Tuesday, 28 April 2015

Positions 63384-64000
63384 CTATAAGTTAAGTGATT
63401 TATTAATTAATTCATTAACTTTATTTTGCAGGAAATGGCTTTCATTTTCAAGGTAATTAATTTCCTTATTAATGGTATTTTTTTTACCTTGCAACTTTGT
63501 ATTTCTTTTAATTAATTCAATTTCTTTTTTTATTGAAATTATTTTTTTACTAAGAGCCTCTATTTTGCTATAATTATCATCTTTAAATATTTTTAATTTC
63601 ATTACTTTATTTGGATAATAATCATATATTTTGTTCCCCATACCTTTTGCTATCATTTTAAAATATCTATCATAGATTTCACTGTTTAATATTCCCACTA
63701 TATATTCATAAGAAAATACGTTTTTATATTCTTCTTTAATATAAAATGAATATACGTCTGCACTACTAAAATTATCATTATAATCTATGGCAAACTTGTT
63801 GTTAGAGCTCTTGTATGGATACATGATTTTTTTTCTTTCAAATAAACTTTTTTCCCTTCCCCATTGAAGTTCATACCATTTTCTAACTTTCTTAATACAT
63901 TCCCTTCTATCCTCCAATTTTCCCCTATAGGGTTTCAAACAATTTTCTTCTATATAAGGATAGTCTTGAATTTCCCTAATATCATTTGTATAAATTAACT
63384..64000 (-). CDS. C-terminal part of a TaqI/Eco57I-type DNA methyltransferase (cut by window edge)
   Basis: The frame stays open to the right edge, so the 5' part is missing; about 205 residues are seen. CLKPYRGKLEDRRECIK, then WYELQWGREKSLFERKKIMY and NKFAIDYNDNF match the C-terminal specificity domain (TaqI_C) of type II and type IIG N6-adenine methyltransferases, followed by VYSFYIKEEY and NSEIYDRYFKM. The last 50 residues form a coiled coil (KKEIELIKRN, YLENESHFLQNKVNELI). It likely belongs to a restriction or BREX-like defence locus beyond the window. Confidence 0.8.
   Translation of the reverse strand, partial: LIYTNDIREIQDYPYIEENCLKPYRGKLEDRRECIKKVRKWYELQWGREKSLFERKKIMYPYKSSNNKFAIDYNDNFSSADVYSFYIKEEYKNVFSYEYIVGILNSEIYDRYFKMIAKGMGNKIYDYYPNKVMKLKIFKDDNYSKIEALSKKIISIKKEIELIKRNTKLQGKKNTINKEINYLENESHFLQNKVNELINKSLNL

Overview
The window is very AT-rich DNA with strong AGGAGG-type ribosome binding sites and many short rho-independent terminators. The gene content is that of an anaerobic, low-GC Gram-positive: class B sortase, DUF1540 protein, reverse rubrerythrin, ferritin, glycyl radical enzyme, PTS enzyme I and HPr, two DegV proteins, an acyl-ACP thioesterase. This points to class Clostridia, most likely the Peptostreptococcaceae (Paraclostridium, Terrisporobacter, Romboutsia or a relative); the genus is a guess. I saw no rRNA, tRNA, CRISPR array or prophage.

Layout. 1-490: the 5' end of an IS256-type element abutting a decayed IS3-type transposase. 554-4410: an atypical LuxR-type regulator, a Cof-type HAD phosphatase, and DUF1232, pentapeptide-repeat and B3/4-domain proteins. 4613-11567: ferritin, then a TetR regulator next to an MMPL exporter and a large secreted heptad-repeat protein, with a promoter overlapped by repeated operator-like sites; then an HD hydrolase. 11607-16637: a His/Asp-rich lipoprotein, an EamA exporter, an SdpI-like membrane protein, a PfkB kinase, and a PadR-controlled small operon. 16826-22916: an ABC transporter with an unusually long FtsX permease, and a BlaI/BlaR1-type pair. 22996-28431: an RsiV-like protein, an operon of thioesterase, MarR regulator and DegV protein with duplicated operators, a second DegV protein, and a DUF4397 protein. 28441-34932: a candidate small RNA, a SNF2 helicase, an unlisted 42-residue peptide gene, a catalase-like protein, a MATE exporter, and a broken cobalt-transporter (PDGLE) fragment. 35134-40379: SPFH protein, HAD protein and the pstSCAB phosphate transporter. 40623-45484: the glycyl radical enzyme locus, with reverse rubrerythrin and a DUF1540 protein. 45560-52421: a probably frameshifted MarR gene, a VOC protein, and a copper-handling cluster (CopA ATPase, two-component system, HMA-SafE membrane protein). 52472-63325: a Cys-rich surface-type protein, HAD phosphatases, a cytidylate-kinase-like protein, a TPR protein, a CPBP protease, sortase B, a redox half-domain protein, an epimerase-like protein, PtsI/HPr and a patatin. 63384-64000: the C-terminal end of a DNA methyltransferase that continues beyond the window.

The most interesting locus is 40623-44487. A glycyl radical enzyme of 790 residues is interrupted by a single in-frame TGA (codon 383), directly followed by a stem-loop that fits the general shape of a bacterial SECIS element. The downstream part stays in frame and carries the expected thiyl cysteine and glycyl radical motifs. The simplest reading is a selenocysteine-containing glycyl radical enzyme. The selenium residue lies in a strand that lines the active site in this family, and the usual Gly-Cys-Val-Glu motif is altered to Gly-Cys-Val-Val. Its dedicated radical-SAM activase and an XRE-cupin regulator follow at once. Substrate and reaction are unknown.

Grief in many ways is similar to depression in my experience. The sense of overwhelming despair is just as prevalent. The unwelcome sensations that appear to be beyond your psychological control are in that sense exactly the same. However both of these emotional states come with their own voice. In my recollection of depression the voice itself often made irrational, illogical and destructive statements about my self worth. The ability to combat that in a conscious way, through rational logic was able to give me some relief from it, although it obviously was not by any means a cure. Grief on the other hand has it's bearing in reality. It's voice cannot be dismissed through logic in the same way. The loss, the despair and the compelling futile desire to be able to interact with that person again are completely rational and logical. There is no argument against this voice, in fact I can only be in agreement with it. I can only rationalise that I am indeed supposed to feel this way. However with the compulsion and guilt and regret from past failures comes irrational fantasies of living in the past, and improving on those interactions that took place, of course these have no bearing in reality since you cannot alter the past. So in that sense rational logic can combat that too. But it is only in my theological understanding of what remains of the born again believer that I can find comfort. The guaranteed promise of being reunited with the saved soul through Jesus Christ is extremely comforting because it means that past failures are potentially correctable, although from my understanding they will become irrelevant when we are reunited. Jesus Christ will wipe away every tear from those that trust and believe in Him. I have no idea how anyone with a similar theological understanding could cope with the loss of a loved one that does not know Christ because that reassurance is not there. I would imagine it would lead to guilt for not being able to convince them to come to accept Christ too, even if that is realistically an oversimplification of a souls spiritual journey. I expect one day I will find out, because, even though I know I will improve my ability to show people the door that Christ knocks on as I grow spiritually they still have to make that decision to open it.

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